Can Your Retirement Savings Survive Another Market Crash?

Roller-Coaster-Ride-Again-1024x1024You might think the answer to that question depends on how much time you have before you retire, and in a way, you’d be right. Conventional wisdom states that the younger one begins saving for retirement, the more time they have to recover from a loss or multiple losses. However, the truth is you can never recover what has been lost. That money is lost forever. All you can do is earn a return on the money that is left in your account(s).

If you lose a dollar you didn’t have to lose, you not only lost that dollar, but what that dollar could have earned if you hadn’t lost it.

Whenever you lose money in your savings accounts, which includes your retirement accounts, you interrupt the compounding cycle. The advantage of compounding is that your money earns interest and, if it is reinvested, your interest will earn interest. Each of us has one compounding cycle in our lives, which is essentially a 30 to 40-year period of time that begins when we start earning income and continues through until we stop earning income. There are three phases of the compounding cycle: 1) accumulation, 2) growth, and 3) take-off. Most of the growth takes place in the take-off phase and the later in life we start our compounding cycle and the more times we interrupt and reset our compounding cycle the less we benefit from that compounding.

Retirement savings are typically invested in stocks, bonds, and mutual funds. While the stock market has been reaching new highs over the last few years, which is largely the result of the safety net provided by the Quantitative Easing stimulus programs offered by the Federal Reserve, the huge sell-offs in the stock market every time the Federal Reserve hints at withdrawing its stimulus or mentions its intention to raise the Fed Funds Rate show the vulnerability to loss of assets invested in the stock market.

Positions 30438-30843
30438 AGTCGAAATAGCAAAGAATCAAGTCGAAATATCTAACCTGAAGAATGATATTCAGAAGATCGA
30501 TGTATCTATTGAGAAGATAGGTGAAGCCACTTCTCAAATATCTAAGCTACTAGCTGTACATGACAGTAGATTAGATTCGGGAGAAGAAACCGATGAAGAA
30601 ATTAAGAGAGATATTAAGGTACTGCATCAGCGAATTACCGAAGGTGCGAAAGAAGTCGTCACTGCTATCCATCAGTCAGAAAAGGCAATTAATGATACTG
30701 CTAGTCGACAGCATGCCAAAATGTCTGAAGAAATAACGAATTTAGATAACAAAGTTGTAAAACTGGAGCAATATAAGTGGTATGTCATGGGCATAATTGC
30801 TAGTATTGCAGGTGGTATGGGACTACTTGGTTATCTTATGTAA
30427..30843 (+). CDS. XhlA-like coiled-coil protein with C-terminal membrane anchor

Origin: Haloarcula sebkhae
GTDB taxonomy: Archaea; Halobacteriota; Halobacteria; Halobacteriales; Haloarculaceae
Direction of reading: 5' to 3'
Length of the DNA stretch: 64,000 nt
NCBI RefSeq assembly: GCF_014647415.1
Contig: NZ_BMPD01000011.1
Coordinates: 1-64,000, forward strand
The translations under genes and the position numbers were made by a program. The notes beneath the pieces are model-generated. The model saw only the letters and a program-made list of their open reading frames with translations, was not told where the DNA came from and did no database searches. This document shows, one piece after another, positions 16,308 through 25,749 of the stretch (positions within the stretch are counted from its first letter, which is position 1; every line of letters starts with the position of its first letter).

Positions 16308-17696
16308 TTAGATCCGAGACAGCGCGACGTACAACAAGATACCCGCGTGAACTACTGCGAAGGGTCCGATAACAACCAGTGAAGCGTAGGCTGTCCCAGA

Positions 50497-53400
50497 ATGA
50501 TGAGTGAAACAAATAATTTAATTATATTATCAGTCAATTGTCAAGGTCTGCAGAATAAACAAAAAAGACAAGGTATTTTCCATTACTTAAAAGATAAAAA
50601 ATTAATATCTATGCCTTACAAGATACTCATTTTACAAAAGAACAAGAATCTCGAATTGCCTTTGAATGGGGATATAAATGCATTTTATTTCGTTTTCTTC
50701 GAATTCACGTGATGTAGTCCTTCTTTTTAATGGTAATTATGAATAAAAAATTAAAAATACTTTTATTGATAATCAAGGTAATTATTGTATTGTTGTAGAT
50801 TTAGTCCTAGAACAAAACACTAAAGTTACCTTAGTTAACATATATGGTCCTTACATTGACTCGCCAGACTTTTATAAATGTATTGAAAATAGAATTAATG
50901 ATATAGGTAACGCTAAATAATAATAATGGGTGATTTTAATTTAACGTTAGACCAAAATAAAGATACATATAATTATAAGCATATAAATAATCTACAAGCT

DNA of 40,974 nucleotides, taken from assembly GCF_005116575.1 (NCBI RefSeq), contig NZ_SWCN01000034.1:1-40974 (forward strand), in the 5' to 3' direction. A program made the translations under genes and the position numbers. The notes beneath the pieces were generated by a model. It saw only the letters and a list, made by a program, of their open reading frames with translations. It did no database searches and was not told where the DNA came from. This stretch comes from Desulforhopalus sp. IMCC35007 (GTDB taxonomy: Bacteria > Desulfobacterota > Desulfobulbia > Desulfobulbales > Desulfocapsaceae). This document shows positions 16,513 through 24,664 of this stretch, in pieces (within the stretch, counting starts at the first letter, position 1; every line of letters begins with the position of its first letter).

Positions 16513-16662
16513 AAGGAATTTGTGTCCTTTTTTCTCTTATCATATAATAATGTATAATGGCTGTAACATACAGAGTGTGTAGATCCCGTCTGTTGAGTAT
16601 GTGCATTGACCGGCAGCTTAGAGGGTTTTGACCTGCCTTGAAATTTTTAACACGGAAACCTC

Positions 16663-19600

We’re told by the talking heads in the financial media that we shouldn’t be concerned with the short-term ups and downs of the stock market because saving for retirement is a long-term investment, and over the last 30 years the stock market has averaged a return of 10.59%. The problem with that philosophy is averages lie! Average rates of return do not equal actual rates of return.

Cold Water vs Hot Water

Do you know the difference between average rate of return and actual rate of return? You should because it can make a huge difference in your account value. Generally speaking, averages are typically used to distract investors so they don’t notice the stock market’s losing years, or at least don’t panic over them and sell everything in their portfolio, much like a magician uses sleight of hand to distract an audience so he can perform his illusion.

Stock Market Drop 1From 2000 to 2002 we saw the stock market lose an estimated 46% of its value and from 2007 to 2009 it lost an estimated 59% of its value, and that’s just in the last 15 years. The financial media was dominated with stories of Americans close to retiring that had to delay their retirement as a result of the losses their portfolios suffered. Worse than that were the stories of retired Americans that had to go back to work as a result of the losses their portfolios suffered.

The continuous ups and downs of the stock market can lead to feelings of anxiety and result in unnecessary financial stress, which is linked to a host of other physical and mental issues, in addition to the strain placed on relationships.

Consider these questions:

  • Has your portfolio been adversely affected by a stock market correction?
  • Is your account value today more, less, or the same as before the loss?
  • How many years did you lose waiting to get back to where you were before the loss?
  • How will your retirement plans be affected by the coming correction?

If you would like to discuss methods for protecting your retirement assets from market volatility and market losses call us to schedule a time to discuss your specific circumstances.

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